When I lived in West Berlin during the last days of the wall, the historical image of the Berlin apartment had for me two facets, both familiar from literature, film, and art. The working-class apartment was part of the story of suffering in the German capital. “A Berlin apartment can kill,” Heinrich Zille reported in the 1920s. And then there was the apartment of the bourgeoisie, which in art seemed to become immediately a setting, not the subject. But in the divided city, housing was no longer so much a question of whether it was intended for the poor or for the rich as one of whether it was a new building or an old one. We were all young then and wanted romantic spaces—the prewar architecture of the city, a city that in those days still showed blank spaces, areas of the not yet reclaimed.
In the time of the Berlin Wall, the city’s medieval remains, its eighteenth-century charms, most of Schinkel’s glorious neoclassicism, and its echoes in Frankfurter Allee were in East Berlin. So, too, were the mistakes, public and domestic, of the Soviet style. West Berlin had its early and late concrete monuments to modernist values. And both sides tried to distract from the wall by constructing city centers some distance from the former center of town. East Berlin had Alexanderplatz; West Berlin had Europa Center—in both cases modernism’s unattractive utilitarian descendants. But the Berlin that the twentieth century would one cold November night come to an end in gave the feeling of being in general a late nineteenth century creation—solid, sturdy, ample. One dominant apartment house-design unified the city. Many addresses were front and rear buildings separated by a cobblestone courtyard. The hinterhof struck me as utterly German. It was what set Berlin apart from the way the British lived in London or the French in their capital. It captured that sense of Berlin as being secretly cozy, in spite of the city’s reputation to the contrary.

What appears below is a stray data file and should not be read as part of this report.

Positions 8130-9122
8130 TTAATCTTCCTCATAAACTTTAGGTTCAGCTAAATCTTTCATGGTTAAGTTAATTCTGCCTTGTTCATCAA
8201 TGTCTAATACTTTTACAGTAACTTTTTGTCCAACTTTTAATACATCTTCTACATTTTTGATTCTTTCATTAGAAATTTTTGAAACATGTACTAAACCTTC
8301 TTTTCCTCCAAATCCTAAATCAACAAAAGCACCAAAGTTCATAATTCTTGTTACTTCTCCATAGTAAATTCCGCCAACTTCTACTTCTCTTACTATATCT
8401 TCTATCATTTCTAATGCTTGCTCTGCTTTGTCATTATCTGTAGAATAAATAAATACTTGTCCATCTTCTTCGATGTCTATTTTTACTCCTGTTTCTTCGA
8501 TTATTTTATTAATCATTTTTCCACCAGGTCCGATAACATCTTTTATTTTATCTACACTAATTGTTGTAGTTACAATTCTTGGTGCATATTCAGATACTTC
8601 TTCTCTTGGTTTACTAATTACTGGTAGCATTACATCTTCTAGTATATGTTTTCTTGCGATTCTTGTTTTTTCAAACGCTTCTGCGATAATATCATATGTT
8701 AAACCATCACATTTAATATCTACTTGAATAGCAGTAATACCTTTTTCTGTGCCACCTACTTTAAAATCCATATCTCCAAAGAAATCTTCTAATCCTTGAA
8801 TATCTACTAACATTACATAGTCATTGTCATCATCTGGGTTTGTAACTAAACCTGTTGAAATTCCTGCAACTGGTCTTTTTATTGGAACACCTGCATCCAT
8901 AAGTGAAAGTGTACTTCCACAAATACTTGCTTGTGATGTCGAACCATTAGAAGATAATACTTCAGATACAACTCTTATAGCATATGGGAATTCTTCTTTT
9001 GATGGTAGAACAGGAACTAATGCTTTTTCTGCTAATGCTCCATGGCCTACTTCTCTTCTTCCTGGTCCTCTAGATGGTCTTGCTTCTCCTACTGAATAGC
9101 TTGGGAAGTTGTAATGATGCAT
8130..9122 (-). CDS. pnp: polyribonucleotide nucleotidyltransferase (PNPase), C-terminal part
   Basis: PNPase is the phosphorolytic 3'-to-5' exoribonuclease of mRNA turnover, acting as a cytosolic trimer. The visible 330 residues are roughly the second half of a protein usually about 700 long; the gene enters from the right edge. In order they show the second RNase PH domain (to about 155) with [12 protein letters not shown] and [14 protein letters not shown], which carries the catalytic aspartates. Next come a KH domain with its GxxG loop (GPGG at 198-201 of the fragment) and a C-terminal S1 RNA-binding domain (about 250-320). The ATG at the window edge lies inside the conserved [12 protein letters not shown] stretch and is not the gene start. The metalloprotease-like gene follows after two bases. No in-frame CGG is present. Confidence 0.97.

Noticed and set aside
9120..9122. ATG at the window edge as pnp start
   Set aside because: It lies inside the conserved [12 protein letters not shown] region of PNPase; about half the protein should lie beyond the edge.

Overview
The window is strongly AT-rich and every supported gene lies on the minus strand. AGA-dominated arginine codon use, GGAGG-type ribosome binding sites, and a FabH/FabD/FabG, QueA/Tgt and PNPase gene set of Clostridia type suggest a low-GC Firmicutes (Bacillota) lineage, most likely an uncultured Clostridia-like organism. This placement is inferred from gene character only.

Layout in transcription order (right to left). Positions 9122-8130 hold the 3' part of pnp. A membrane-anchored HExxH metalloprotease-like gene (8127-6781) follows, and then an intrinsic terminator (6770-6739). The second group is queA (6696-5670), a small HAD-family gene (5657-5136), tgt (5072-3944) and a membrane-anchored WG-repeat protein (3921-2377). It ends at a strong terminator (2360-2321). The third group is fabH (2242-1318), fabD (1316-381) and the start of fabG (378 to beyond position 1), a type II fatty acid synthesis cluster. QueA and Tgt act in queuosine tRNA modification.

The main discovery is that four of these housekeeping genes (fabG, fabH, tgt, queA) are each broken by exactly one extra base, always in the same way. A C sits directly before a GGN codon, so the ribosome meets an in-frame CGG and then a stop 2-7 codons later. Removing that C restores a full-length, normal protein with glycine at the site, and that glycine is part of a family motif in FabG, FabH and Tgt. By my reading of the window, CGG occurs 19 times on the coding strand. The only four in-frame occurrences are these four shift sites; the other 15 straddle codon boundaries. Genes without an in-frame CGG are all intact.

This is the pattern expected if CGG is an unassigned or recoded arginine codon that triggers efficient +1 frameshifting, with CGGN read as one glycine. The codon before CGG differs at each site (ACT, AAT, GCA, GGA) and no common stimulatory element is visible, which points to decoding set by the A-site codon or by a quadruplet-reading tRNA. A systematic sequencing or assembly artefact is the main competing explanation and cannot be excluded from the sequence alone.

I hear the young are still making their way to Prenzlauer Berg, which in the time of the wall was already the bohemian part of East Berlin. Any district of West Berlin could be cool, but there were really very few places where a scene was happening. Berlin back then did not seem to have many resident politicians or businessmen. Artists and intellectuals had taken the place of the Jewish liberal bourgeoisie that had been killed off by the Nazis. I am remembering a time when the real estate was of little interest. In my memory, Berlin is a city of exceptional people living in extraordinary places.